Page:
Spotted Eagle Ray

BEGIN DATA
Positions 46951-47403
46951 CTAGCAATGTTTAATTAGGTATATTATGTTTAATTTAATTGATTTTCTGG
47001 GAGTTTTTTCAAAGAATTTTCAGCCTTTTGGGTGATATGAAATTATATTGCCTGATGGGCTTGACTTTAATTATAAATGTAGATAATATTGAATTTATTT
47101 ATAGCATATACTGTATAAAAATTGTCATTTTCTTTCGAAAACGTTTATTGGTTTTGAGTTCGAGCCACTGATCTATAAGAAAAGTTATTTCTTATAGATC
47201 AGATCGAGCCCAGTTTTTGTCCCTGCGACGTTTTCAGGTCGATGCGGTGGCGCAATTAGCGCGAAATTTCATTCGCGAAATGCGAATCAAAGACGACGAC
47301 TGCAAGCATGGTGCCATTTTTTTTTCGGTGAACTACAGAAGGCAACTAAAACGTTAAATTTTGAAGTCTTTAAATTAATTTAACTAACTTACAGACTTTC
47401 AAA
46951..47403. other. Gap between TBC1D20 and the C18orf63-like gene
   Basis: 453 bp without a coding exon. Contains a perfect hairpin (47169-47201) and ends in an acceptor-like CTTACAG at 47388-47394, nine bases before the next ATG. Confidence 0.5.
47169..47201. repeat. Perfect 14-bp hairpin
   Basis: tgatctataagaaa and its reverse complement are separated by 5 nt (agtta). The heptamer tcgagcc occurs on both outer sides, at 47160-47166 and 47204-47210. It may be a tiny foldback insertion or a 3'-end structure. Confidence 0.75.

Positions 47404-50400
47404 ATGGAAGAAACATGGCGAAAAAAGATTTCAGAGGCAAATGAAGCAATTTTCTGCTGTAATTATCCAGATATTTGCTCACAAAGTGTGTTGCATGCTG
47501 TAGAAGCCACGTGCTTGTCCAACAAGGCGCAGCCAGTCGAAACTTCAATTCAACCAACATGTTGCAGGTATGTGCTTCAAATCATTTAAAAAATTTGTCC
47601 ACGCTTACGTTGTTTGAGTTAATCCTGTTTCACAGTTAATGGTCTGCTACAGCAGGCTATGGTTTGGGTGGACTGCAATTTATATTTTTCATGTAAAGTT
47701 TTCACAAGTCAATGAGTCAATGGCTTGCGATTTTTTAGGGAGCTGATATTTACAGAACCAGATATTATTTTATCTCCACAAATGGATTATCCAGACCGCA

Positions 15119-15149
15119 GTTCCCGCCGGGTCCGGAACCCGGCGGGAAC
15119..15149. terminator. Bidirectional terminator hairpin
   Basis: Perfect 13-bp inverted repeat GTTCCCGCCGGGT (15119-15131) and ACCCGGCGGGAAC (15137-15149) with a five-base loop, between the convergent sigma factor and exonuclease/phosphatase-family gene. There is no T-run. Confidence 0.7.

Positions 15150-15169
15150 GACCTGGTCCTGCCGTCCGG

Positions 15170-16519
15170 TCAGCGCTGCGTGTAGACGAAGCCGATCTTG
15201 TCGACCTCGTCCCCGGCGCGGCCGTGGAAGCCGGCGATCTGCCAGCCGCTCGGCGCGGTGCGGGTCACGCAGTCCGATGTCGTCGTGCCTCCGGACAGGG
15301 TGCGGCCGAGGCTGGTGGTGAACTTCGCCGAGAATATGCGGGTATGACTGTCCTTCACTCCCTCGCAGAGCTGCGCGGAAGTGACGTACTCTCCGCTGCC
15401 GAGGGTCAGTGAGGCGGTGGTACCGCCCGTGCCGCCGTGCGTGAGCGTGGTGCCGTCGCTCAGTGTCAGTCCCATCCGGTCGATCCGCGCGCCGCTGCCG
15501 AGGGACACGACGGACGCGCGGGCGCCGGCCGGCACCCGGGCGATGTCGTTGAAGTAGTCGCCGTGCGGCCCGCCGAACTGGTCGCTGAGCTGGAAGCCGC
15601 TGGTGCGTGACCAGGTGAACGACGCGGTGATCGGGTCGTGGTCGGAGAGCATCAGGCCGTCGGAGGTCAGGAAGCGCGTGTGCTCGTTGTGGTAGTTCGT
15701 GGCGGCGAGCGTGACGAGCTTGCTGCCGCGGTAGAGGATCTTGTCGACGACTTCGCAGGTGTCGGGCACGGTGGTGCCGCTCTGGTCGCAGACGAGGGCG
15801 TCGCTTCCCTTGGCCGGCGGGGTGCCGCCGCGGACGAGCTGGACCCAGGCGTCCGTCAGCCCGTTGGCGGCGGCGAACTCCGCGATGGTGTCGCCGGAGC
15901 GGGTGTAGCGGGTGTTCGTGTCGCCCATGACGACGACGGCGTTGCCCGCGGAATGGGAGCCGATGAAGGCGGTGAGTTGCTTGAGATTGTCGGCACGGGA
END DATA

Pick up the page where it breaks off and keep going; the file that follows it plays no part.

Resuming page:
The Spotted Eagle Ray is a large, dramatically-patterned Ray with species distributed in tropical and warm temperate waters worldwide. These wide, diamond-shaped Rays can reach over 9 feet in width and have been measured at 16 feet in length including the long whip-like tail. Spotted Eagle Rays are easily recognized by the many white spots or rings covering their dark dorsal surface. They are often seen in bays and over reefs, but sometimes gather in large schools and cross long distances of open water. Spotted Eagle Rays are often seen leaping out of the water, possibly to escape predation by Sharks and sometimes cause injury by jumping into boats. Like other Stingray species, Spotted Eagle Rays commonly feed on small fish and crustaceans and sometimes dig with their snouts to find food buried in the sand of the sea bed. Spotted Eagle Rays are shy and may be more easily observed by a silent lone snorkeler. The several venomous spines near the base of the Ray’s tail deserve caution.